January 23                                                    Today’s Reading: Exodus 15-17

Israel at Marah

Exodus 15:22-27


After God had so graciously delivered the children of Israel across the Red Sea, miraculously opening a path for them in the sea and then drowning Pharaoh and the armies of Egypt in the depths of the sea, He brought Israel into the wilderness of Shur. There, for three days, they wandered without water. The scorching sun beat down upon them. The desert sands scalded their feet. Their cattle were perishing. Their children’s tongues were swollen. Their lips were parched. They had roamed for three days in the barren wilderness without water. Then, at last, they came to the plentiful fountains of Marah. When they saw the waters of Marah, how their hearts must have rejoiced in hope and expectation. They could almost taste the water. They could almost feel the cool, refreshing water in their mouths. But when they got there, the waters were so bitter that they could not drink them! Can you imagine the frustration and disappointment these men and women must have felt?

Immediately, they turned upon Moses and began to murmur and complain. Actually, they turned upon the Lord God who had brought them to this place! Though the Lord had led them by the fiery and cloudy pillar, though He was with them, though He had miraculously and graciously delivered them from the bondage of Egypt and promised to do them good, they could not see him! All they could see, all they could think about were the bitter waters before them and the thirst within them. Because they saw nothing good in God’s providence, they despised God’s providence.

Do you know anyone like that? I blush to tell you I do. When these chosen, redeemed people should have remembered God’s goodness, they thought only of their troubles. When they should have looked to their merciful Deliverer, they looked only upon Marah’s bitter waters. When they should have prayed, they murmured. When they should have believed, they grumbled. — “But God, being full of compassion, forgave their iniquity, and destroyed them not...For he remembered that they were but flesh” (Psalm 78:38-39).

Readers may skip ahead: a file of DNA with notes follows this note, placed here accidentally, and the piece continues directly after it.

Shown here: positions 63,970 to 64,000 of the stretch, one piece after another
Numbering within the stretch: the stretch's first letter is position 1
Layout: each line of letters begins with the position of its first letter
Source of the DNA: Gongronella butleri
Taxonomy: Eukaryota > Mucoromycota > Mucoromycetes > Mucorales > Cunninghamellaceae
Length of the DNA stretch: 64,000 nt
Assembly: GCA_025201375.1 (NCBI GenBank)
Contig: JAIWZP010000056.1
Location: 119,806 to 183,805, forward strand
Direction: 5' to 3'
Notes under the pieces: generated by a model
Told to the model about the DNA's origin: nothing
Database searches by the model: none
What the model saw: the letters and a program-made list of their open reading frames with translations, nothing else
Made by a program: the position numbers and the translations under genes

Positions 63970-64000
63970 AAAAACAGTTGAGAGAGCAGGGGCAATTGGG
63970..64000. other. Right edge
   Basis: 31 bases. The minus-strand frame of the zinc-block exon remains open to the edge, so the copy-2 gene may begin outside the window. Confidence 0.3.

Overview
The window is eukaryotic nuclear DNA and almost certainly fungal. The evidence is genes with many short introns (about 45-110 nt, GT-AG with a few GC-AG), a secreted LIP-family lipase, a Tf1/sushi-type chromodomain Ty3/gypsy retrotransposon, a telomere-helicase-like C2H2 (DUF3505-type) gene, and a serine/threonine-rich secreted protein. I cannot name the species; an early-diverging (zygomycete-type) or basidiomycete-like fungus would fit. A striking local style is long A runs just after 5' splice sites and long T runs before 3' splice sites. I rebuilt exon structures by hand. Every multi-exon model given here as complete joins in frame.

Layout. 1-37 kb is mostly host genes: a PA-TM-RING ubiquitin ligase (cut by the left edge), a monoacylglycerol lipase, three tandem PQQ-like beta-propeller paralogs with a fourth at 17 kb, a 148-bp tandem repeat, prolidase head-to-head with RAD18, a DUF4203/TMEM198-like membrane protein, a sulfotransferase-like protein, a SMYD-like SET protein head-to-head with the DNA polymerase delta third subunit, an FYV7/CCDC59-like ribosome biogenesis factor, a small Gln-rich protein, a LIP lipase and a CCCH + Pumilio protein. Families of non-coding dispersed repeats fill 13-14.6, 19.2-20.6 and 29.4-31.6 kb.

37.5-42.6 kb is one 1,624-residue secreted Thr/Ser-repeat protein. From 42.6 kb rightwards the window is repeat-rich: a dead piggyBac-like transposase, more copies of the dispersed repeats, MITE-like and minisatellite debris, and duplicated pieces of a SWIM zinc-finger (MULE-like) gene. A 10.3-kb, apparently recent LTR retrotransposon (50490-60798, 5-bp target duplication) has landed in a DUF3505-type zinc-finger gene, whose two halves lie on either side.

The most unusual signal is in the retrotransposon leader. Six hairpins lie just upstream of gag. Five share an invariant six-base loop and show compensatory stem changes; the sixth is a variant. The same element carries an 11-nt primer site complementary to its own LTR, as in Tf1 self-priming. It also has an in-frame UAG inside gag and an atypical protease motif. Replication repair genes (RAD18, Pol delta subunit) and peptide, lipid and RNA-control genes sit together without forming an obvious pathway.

They had just before sung the song of salvation on the borders of the Red Sea. They had that great sight fresh in their minds. They had been redeemed and all their enemies were swallowed up in the sea. They were now on the march toward the Promised Land. Three days they had travelled into the wilderness and found no water. When they came to Marah, though water was there in abundance, it was bitter and they could not drink it. They murmured against Moses; and Moses cried unto the Lord. When he did, the Lord showed him a tree, which, when cast into the waters, made them sweet.

Let every ransomed soul personally apply these things to himself. The Lord my God has brought me out of spiritual Egypt. He has led me through a new and living way, through the red sea of Christ’s blood. He has put a new song in my heart, the Song of Moses and the Lamb. He has made Himself my Strength, my Salvation, and my Redemption.

Yet, as He brought Israel through the wilderness of Shur, so He is bringing you and me through the wilderness. And in this wilderness we ought to expect such experiences as one is likely to find in a wilderness. This is not the Land of Promise. This is the wilderness! Though we often do, we should never call into question the wisdom and goodness of our God for leading us through the wilderness. Though we blush to acknowledge that we do, we should never question our God’s faithfulness, mercy, love, and grace because He sends us some bitter thing, by which He has purposed to sweeten our souls and to sweeten Himself to our souls!

O Lord God, as often as You bring us to the waters of Marah, show us the tree you showed Moses that day, Jesus Christ our crucified Savior, cast him into our souls’ experience, and make every bitter thing sweet!




Don Fortner


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